Mountains are calling and I must go.
That’s a famous quote by John Muir.
But what if you can’t see who’s calling you? What if you go all the way up to 2077m and see nothing? Is visibility, scenery, view from the top so important? Is walking in the unknown so scary? Or you just trust your gut feeling and trust the mountain you are going to climb?
This is a story of a mountain who is said to be shy by the locals, seldom shows itself. Always hiding in the cloud of volcanic gas. This is a story of magnificent Tokachi-dake. Tokachidake is an active volcano in Hokkaido. The last eruption was in 1988. After checking whether it is safe to climb or not, we packed our bags and went to a campsite just below the mountain. Hakuginso Campground. There is nothing more comfortable than a clean Campground with necessary facilities. And if Onsen at a walkable distance it’s a blessing. Onsen is a hot spring bathing facility. Because of the volcanic activities Japan has many Onsen. Two major mountains can be done from Hakuginso Campsite. Tokachi, which has very little foliage and Furano, which just bursts in different colored mountain flowers in summer. Both of these are covered with snow and if you enjoy snow unlike me, best time to visit is winter. This is truly Japan’s powder backcountry.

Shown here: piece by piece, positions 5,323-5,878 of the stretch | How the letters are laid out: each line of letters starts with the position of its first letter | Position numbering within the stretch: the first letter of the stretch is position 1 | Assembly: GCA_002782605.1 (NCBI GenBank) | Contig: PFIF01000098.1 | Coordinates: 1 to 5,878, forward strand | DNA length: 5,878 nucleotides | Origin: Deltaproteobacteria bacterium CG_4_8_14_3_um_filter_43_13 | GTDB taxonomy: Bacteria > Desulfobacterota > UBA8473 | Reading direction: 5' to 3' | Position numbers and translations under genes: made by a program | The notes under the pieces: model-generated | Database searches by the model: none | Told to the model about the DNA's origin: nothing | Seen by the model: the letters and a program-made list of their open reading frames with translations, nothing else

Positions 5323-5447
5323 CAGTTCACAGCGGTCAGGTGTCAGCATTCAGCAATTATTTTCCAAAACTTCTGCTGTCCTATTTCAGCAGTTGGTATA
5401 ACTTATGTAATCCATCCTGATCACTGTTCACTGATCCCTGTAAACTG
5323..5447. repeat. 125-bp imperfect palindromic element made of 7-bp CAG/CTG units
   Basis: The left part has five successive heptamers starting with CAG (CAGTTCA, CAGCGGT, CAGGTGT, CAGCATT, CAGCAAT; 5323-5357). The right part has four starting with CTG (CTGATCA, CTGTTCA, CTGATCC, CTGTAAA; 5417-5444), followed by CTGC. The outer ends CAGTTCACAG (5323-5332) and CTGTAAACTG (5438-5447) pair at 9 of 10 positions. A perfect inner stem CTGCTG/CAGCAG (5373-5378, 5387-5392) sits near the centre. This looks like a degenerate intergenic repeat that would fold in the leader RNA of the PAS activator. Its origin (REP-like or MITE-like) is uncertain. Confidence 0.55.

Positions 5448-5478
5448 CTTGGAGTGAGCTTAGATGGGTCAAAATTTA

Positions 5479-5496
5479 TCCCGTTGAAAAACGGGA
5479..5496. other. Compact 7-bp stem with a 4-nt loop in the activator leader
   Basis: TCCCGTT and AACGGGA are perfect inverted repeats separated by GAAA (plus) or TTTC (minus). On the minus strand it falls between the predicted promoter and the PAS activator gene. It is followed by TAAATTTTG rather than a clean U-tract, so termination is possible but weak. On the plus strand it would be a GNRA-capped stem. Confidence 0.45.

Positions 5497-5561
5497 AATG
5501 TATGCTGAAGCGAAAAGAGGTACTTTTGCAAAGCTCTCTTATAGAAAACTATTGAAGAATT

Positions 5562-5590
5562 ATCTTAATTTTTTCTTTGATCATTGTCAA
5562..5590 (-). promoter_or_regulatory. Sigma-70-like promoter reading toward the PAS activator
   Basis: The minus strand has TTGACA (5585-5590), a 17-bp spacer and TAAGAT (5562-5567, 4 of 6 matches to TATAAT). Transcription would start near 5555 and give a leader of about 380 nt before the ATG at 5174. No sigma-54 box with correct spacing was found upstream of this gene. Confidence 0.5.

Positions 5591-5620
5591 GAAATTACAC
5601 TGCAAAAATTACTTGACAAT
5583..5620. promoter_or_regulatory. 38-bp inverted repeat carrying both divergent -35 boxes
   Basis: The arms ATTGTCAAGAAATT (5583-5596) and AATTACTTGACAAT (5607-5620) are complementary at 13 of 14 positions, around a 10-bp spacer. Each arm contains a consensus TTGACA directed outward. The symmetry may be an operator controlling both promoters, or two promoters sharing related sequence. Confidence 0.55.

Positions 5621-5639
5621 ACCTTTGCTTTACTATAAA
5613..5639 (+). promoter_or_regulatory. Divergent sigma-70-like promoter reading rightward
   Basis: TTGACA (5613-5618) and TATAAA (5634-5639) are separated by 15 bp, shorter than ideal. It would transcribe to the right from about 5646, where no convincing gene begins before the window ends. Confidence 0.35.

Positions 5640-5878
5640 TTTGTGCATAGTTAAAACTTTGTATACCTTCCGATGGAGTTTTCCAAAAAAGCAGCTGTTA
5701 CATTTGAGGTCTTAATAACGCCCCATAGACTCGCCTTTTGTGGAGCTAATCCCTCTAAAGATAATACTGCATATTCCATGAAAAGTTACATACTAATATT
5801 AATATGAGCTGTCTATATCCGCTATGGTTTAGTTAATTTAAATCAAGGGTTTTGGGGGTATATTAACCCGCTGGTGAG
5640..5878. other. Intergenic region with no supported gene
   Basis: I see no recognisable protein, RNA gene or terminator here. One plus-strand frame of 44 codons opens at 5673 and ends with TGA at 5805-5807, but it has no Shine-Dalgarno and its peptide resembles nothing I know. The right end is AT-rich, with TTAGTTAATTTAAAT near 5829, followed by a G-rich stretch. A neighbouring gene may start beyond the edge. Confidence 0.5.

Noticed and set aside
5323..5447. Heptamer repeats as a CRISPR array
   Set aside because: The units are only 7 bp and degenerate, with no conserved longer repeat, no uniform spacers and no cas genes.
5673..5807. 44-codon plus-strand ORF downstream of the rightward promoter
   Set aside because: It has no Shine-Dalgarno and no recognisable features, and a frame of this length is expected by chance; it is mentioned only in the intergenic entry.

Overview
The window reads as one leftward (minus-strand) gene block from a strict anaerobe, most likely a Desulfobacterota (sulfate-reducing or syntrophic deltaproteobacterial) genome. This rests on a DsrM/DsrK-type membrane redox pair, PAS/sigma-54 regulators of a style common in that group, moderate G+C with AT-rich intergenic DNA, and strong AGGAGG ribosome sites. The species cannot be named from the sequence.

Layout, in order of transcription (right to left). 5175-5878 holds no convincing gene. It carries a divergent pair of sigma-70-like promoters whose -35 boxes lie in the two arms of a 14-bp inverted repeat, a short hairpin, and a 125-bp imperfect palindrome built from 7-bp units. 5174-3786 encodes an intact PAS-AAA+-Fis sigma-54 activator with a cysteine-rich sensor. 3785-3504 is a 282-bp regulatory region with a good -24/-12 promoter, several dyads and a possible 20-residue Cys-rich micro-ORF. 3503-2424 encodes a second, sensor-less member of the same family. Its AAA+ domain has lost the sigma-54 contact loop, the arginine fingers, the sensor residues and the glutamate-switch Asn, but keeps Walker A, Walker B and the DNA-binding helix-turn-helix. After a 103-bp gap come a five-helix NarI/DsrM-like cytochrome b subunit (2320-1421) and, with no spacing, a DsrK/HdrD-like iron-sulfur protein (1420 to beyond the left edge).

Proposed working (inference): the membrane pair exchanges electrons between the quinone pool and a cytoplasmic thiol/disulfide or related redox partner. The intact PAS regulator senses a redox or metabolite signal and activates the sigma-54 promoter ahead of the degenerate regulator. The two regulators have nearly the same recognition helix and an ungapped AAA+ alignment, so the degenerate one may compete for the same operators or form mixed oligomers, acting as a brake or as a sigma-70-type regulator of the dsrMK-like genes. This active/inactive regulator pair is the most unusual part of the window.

Despite of hearing about the flowers on Furano we were determined to do Tokachi which is highest in that volcanic group and also is one of the 100 famous mountains. When you aim to climb a tall mountain the hidden motive is the view from the top. Little did we know, we are not the ones to decide the weather on the mountain. Especially in case of this one.
That day we reached the campsite at four in the afternoon. Weather was alright but we were yet to see the peak. On the website of the campsite we could find few pictures of Tokachi taken from there. But in reality it was just smoke and fog in that direction. After visiting Hakuginso Onsen and having early dinner we called it a day. Around midnight it started raining. Although stopped by the morning, few people advised not to climb. We visited near by lavender fields instead and enjoyed another wild Onsen. Came back to the campsite, still no sign of the mountain. When we checked the weather forecast it was going to be cloudy next day. Better than rain we thought! Woke up early and geared up for the hike.
Before the hike I was sitting alone on the near by bench.. Thinking about the famous ‘Because it’s there!’ and my mind started wondering ‘Is it even there!’ and almost like a film, wind blew away the clouds and I could see the handsome peak. The mountain is barren so path was visible even from that distance. Top was still hidden. I rushed to get my camera, by the time I came back he had disappeared again.. that was the only time I got to see Tokachi. Failing to click a picture, I was disappointed but the impression he left in my mind is still fresh. Just for a moment, indeed a bashful one I thought!